Why you should take a Gap Year or Work before going to University

Many teenagers find that, by the time they are in high school, there is either an expectation that they should go on to university, or they simply don’t know what else to do. If you are in this situation, you might want to think again before making a final decision and if necessary, take a gap year to give yourself time to work out your next steps. There are a number of reasons to delay going to university. 

*Financial reasons

Going to university is expensive. Even if you manage to get a grant or scholarship, you will still need a certain amount of money to keep yourself going. Many students have to work while they are studying, but this can distract you from your studies, especially if you do a course that requires a lot of extra work. By delaying going to university, you can save up enough money to get you through the hard times without having to work, or by working for a minimum number of hours. 

*Gain work experience

Depending on the area that you want to work/study in, it may be more advantageous to get some work experience first and then decide if you want to study later. Some employers prefer actual experience to qualifications. If you’re thinking about setting up your own business, then getting some work experience could be vital – you can then make an informed decision about whether you actually need a university degree at all. 

*Burn-out

You may have worked yourself into the ground in order to do well in your high school exams. The couple of months you have off before going to university may not be enough to recover and, if you’re exhausted, you might not make the right choice of course or university. You could, however, spend a year or so working to gain a different outlook on life. Once you’ve had time to recover and can think straight, you will make a much more informed decision about your future.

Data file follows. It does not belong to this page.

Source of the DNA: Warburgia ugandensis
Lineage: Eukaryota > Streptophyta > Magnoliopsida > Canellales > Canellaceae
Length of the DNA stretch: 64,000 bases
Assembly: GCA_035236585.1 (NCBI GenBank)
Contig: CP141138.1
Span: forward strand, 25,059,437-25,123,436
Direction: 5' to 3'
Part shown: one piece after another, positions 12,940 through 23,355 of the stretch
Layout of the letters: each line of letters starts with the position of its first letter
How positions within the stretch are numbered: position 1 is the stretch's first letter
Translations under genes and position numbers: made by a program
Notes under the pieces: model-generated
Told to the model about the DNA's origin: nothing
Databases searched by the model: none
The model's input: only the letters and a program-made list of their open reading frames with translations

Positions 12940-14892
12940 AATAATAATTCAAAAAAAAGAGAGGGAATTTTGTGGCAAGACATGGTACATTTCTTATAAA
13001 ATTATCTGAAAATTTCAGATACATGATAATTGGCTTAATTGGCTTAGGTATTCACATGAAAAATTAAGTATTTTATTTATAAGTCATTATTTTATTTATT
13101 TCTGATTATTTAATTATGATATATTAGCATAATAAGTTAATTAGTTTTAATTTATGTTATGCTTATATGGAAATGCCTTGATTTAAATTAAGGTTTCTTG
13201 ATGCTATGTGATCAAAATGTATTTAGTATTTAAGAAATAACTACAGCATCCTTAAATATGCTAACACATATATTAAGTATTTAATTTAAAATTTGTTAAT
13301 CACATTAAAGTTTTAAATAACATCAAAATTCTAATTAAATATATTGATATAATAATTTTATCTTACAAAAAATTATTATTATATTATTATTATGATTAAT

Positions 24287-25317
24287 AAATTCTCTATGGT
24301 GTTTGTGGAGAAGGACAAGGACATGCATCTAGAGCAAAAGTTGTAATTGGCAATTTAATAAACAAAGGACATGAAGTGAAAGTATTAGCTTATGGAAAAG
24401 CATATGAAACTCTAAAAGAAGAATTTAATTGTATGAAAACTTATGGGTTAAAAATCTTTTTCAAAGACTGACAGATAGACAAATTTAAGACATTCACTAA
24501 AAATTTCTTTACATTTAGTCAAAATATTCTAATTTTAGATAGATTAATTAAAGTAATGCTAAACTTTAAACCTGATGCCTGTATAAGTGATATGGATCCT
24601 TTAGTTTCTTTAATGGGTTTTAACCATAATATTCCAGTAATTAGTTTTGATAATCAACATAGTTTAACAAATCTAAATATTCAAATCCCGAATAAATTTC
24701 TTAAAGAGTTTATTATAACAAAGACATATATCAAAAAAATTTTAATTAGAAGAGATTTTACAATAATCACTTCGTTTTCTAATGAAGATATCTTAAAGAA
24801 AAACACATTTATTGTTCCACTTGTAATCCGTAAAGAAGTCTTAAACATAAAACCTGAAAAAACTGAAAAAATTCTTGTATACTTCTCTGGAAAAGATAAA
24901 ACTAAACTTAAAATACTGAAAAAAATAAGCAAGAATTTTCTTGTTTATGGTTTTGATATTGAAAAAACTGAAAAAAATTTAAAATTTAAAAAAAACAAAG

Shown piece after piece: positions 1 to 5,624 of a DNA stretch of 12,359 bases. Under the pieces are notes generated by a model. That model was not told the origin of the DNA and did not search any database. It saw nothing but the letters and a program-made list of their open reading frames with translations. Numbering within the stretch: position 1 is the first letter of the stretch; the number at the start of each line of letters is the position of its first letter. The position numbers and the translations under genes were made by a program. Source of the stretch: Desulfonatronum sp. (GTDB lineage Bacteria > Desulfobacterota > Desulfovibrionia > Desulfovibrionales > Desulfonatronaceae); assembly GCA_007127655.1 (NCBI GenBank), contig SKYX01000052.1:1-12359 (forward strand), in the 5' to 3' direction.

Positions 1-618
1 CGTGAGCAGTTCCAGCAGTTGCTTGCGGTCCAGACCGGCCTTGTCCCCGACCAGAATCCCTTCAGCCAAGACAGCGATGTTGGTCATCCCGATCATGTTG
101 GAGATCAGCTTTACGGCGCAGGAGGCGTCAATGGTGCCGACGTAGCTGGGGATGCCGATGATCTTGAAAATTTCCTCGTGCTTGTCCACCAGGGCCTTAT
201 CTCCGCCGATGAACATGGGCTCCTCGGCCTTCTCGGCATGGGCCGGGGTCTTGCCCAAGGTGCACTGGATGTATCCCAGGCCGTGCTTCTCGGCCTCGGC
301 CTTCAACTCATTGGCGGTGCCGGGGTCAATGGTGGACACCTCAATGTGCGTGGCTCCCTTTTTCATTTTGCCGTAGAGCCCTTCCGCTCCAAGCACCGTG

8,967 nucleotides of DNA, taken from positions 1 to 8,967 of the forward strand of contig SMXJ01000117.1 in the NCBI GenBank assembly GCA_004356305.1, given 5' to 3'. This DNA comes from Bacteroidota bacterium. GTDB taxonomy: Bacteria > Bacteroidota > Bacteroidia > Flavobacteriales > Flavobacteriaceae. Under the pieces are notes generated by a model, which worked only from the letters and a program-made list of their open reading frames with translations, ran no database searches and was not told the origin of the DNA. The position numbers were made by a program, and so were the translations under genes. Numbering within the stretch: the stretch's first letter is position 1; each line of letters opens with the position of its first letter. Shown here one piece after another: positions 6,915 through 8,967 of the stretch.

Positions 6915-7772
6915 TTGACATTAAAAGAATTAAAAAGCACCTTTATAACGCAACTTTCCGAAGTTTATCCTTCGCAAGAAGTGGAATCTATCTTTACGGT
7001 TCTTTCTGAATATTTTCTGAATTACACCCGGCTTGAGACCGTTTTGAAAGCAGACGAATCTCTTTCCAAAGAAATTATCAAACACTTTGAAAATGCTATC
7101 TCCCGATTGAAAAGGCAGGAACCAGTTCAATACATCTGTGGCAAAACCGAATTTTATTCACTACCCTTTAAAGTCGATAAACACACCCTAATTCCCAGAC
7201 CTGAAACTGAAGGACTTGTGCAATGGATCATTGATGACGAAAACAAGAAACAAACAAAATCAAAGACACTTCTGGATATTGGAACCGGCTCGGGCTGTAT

*Not ready to leave home

Some teenagers simply aren’t ready to go to university at the age of eighteen. You may be emotionally immature (whether you want to admit it or not) or there may be health issues for which you need support from family. Staying back for a year or two can really improve matters. Finding a job locally can be helpful to build up your confidence and ensure that there is some money put aside for your university years. This is something to discuss thoroughly with parents before making a decision. 

*Personal circumstances

Everyone is different and everyone has personal circumstances that they have to deal with. If yours are complicated – for example, you could have a child, or a sick relative, or be ill yourself – then it may simply not be feasible for you to move too far away from home. If you want to study a subject that involves you moving to a university that is not local, then you may want to delay going for a year or two. Alternatively, you could look at long distance study options. 

*Not sure what to do

You may be really struggling with what to do at university. To a certain extent, it may not be important – many graduates take on jobs that have nothing to do with their major. However, it may be worth you staying away from university for a year or two before you take the plunge, because you will get a lot more out of university if you have a clear career path. The most important thing of all is that you don’t do the subject your parents want you to do – unless you’re sure it’s right for you. 

You don’t need to delay going to university by more than a year or so, but it could be the right thing for you to do in the long run. The more ready you are for university, the more you are likely to achieve as a result.